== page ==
United States District Court, M.D. Florida, Fort Myers Division
OPINION AND ORDER 
POLSTER CHAPPELL, UNITED STATES DISTRICT JUDGE
matter comes before the Court on Plaintiff Brittney
Fernandez's Motion to Remand (Doc. 8) filed on November
10, 2017. Defendant CP Sanibel, LLC filed a Response in
Opposition (Doc. 12) on November 21, 2017. The Court will
also consider CP Sanibel's Response to its Order to Show
Cause (Doc. 11) filed on November 10, 2017. These matters are
ripe for review
a negligence action which originated in state court. (Docs.
1; 2). Fernandez slipped and fell on CP Sanibel's
premises, a resort and spa, and suffered bodily injury as a
result. (Doc. 2). Fernandez sued CP Sanibel in state court
seeking an unspecified amount of damages. (Doc. 1 at ¶
1). After conducting jurisdictional discovery, CP Sanibel
removed the case based on diversity jurisdiction. (Doc. 2).
In support of its removal, CP Sanibel provided
Fernandez's $100, 000 pre-suit demand letter, which
listed Fernandez's medical bills amounting to $18,
559.01, and Fernandez's discovery responses. (Doc. 1).
Upon sua sponte review, the Court determined that CP
Sanibel did not meet its burden regarding the amount in
controversy. (Doc. 7). The Court issued an Order to Show
Cause giving CP Sanibel “an opportunity to provide
additional evidence to establish jurisdiction.” (Doc.
7). Before CP Sanibel filed a response, Fernandez filed her
own Motion to Remand arguing for remand based on her
discovery responses. (Doc. 8). CP Sanibel then filed its
Response to the Order to Show Cause (Doc. 11) and a Response
to the Motion to Remand (Doc. 12). CP Sanibel provided
additional medical records illustrating Fernandez's
condition and the potential for further treatment. (Docs. 11;
12). After careful review, the Court finds that CP Sanibel
failed to meet its burden and remands this action to state
courts are courts of limited jurisdiction, and it is to be
presumed that a cause lies outside this limited jurisdiction.
See Kokkonen v. Guardian Life Ins. Co. of
Am., 511 U.S. 375, 377 (1994). A federal court is
required to inquire into subject matter jurisdiction sua
sponte whenever it may be lacking. U. of S. Alabama
v. Am. Tobacco Co., 168 F.3d 405, 410 (11th Cir. 1999).
Diversity jurisdiction exists when the amount in controversy
exceeds $75, 000 and the parties' citizenship is diverse.
28 U.S.C. § 1332. If a defendant removes a case based on
diversity jurisdiction, the defendant has the burden to prove
by a preponderance of the evidence that the jurisdictional
amount is met. See Roe v. Michelin N.A.,
Inc., 613 F.3d 1058, 1061 (11th Cir. 2010). If any doubt
exists about jurisdiction, the Court should resolve it in
favor of remand. U. of S. Alabama, 168 F.3d at 411.
only issue before this Court is whether CP Sanibel
established the requisite jurisdictional amount. CP Sanibel
argues that it has met its burden based on Ferandez's
pre-suit demand letter, medical bills, and medical records.
(Docs. 11; 12). Fernandez argues that remand is appropriate
because she is seeking less than $75, 000, and her discovery
answers reflects that. (Doc. 8).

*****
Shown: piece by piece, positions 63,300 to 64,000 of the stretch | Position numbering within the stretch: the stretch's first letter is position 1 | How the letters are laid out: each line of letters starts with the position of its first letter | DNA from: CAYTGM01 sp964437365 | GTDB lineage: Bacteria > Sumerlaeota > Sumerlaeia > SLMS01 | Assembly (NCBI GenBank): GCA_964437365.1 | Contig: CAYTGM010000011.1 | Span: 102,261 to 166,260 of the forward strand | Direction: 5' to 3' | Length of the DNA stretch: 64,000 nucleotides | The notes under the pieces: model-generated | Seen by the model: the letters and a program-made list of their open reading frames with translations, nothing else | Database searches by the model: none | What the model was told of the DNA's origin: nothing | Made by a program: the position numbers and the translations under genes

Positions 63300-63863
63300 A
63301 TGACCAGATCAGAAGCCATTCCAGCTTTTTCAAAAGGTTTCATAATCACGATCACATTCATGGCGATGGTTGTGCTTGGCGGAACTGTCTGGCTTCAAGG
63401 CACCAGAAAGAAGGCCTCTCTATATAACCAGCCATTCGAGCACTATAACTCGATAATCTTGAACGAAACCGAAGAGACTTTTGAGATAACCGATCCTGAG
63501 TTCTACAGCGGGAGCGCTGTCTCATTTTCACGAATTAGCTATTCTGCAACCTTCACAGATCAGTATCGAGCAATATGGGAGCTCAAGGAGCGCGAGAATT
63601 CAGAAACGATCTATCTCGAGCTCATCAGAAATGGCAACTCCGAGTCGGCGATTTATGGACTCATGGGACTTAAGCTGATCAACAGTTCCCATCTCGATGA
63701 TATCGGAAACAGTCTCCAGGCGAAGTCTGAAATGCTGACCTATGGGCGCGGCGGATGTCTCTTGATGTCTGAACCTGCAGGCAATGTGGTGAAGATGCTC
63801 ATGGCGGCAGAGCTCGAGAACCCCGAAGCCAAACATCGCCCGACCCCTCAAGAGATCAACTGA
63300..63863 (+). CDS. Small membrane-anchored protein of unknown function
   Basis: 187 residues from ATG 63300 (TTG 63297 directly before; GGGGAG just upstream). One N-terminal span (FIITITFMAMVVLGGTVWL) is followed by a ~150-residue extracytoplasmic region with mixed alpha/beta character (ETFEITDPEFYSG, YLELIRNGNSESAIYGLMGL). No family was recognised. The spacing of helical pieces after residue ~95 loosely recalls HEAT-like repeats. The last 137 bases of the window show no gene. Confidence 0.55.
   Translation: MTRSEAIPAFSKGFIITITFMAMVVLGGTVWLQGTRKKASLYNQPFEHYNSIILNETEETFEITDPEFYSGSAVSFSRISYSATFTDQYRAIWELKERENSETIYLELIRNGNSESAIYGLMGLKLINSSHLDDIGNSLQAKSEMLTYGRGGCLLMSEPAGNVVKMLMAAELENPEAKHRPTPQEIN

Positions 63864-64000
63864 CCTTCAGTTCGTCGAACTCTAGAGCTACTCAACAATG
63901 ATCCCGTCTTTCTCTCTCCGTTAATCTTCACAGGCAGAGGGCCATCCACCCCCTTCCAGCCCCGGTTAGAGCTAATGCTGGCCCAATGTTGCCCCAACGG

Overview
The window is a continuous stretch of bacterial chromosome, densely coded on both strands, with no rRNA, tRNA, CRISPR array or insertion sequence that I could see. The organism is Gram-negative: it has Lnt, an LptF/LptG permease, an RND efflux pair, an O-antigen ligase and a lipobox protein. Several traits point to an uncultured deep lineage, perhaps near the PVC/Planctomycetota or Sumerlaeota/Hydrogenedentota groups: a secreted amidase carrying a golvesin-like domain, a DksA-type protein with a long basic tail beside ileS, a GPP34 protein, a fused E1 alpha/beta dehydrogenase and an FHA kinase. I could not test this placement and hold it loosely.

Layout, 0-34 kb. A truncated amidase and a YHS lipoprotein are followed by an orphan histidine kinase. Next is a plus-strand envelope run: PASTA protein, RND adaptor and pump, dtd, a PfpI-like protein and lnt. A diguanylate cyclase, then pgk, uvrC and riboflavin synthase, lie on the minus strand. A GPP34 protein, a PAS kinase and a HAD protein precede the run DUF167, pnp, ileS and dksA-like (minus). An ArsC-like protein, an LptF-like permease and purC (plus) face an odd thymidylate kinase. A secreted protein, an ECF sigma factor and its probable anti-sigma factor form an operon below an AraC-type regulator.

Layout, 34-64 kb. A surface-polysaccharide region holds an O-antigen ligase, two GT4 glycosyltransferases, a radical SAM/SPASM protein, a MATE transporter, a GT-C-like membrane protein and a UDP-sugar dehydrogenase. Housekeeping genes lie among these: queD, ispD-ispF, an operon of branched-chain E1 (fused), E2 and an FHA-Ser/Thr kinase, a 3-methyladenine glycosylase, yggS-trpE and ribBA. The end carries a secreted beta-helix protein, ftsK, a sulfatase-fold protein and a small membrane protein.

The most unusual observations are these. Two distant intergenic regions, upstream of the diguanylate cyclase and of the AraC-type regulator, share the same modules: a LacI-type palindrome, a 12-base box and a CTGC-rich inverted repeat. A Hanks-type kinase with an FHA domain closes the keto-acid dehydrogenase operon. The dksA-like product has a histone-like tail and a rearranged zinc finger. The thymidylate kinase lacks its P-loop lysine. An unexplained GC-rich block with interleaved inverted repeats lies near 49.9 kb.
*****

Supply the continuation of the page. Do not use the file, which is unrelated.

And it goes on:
noted in this Court's previous order, a pre-suit demand
letter is entitled to little weight unless it is properly
supported by medical bills and diagnoses. See
Hernandez v. Burlington Coat Factory of Florida,
LLC, 2:15-CV-403-FTM-29CM, 2015 WL 5008863, at *2 (M.D.
Fla. Aug. 20, 2015). The Court previously found that
Fernandez's pre-suit demand letter was not supported
because the medical bills fell far short of establishing the
amount in controversy, and the unspecific injuries did little
to support an amount in controversy over $75, 000. In
response, CP Sanibel provided additional medical records,
referenced in the pre-suit demand letter, to support its
the additional medical records establish that future medical
treatment is a possibility, and that Fernandez has a
permanent impairment rating. Yet the possibility of future
medical treatment is based, in part, on Fernandez's
failure to improve or potential aggravation of her symptoms
or injuries. (Doc. 11-1; 11-2; 11-3). Moreover, the level of
care, whether continued chiropractic treatment or even the
necessity of surgical intervention, remains uncertain. That
level of uncertainty does not lend itself well to a
determination as to the amount in controversy.
the extent that further medical treatment is necessary, CP
Sanibel has not provided evidence or even a theoretical value
as to the cost of future care. And this Court may not
speculate as to the potential cost of this already uncertain
future medical treatment when neither the Notice of Removal
nor accompanying documents establish the cost. See Lowery
v. Alabama Power Co., 483 F.3d 1184, 1215 (11th Cir.
2007) (finding that “neither defendant nor the court
may speculate in an attempt to make up for [a] notice's
failings.”). Under these specific circumstances, the
Court cannot state that the current medical bills coupled
with potential future treatment, which has not been
quantified, and Fernandez's impairment rating establish
the amount in controversy.
contrary to CP Sanibel's position, Fernandez's
discovery responses indicate that she is seeking less than
$75, 000. While this Court does not find these responses
determinative, it considers them one part of the whole, which
contributes to the doubt in this case. See
Pretka v. Kolter City Plaza II, Inc., 608 F.3d 744,
753-755 (11th Cir. 2010) (finding that courts can consider a
wide array of evidence). Because the law favors remand when
doubt exists, the Court will grant Fernandez's Motion to
Remand and remand this case to state court. See
U. of S. Alabama, 168 F.3d at 411.